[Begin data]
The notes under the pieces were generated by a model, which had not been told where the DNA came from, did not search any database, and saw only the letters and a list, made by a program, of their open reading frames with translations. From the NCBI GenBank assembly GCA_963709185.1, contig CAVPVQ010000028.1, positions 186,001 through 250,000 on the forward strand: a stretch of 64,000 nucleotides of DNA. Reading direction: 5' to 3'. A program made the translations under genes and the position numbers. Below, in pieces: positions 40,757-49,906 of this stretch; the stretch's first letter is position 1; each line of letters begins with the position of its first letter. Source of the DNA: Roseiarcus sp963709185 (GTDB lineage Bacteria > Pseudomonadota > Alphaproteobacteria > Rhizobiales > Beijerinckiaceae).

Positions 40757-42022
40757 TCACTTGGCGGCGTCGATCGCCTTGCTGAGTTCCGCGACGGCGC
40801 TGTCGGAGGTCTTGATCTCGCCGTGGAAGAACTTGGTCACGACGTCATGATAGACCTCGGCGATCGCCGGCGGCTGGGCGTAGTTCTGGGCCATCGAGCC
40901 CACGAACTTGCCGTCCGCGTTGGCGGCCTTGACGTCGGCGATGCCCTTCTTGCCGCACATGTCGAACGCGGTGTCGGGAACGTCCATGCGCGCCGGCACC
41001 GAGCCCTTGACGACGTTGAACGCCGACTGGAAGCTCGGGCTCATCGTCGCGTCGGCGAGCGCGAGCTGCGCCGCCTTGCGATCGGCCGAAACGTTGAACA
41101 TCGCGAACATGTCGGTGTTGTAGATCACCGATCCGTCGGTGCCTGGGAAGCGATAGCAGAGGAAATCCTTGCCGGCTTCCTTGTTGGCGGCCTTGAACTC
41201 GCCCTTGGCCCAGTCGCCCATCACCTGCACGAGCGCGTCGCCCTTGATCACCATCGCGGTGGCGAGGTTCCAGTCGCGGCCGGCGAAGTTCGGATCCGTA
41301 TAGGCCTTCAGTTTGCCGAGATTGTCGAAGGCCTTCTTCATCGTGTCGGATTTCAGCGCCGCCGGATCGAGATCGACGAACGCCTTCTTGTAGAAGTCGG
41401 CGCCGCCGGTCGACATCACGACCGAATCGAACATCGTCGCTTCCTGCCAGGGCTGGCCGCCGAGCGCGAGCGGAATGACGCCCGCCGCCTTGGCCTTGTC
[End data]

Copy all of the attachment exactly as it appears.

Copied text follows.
The notes under the pieces were generated by a model, which had not been told where the DNA came from, did not search any database, and saw only the letters and a list, made by a program, of their open reading frames with translations. From the NCBI GenBank assembly GCA_963709185.1, contig CAVPVQ010000028.1, positions 186,001 through 250,000 on the forward strand: a stretch of 64,000 nucleotides of DNA. Reading direction: 5' to 3'. A program made the translations under genes and the position numbers. Below, in pieces: positions 40,757-49,906 of this stretch; the stretch's first letter is position 1; each line of letters begins with the position of its first letter. Source of the DNA: Roseiarcus sp963709185 (GTDB lineage Bacteria > Pseudomonadota > Alphaproteobacteria > Rhizobiales > Beijerinckiaceae).

Positions 40757-42022
40757 TCACTTGGCGGCGTCGATCGCCTTGCTGAGTTCCGCGACGGCGC
40801 TGTCGGAGGTCTTGATCTCGCCGTGGAAGAACTTGGTCACGACGTCATGATAGACCTCGGCGATCGCCGGCGGCTGGGCGTAGTTCTGGGCCATCGAGCC
40901 CACGAACTTGCCGTCCGCGTTGGCGGCCTTGACGTCGGCGATGCCCTTCTTGCCGCACATGTCGAACGCGGTGTCGGGAACGTCCATGCGCGCCGGCACC
41001 GAGCCCTTGACGACGTTGAACGCCGACTGGAAGCTCGGGCTCATCGTCGCGTCGGCGAGCGCGAGCTGCGCCGCCTTGCGATCGGCCGAAACGTTGAACA
41101 TCGCGAACATGTCGGTGTTGTAGATCACCGATCCGTCGGTGCCTGGGAAGCGATAGCAGAGGAAATCCTTGCCGGCTTCCTTGTTGGCGGCCTTGAACTC
41201 GCCCTTGGCCCAGTCGCCCATCACCTGCACGAGCGCGTCGCCCTTGATCACCATCGCGGTGGCGAGGTTCCAGTCGCGGCCGGCGAAGTTCGGATCCGTA
41301 TAGGCCTTCAGTTTGCCGAGATTGTCGAAGGCCTTCTTCATCGTGTCGGATTTCAGCGCCGCCGGATCGAGATCGACGAACGCCTTCTTGTAGAAGTCGG
41401 CGCCGCCGGTCGACATCACGACCGAATCGAACATCGTCGCTTCCTGCCAGGGCTGGCCGCCGAGCGCGAGCGGAATGACGCCCGCCGCCTTGGCCTTGTC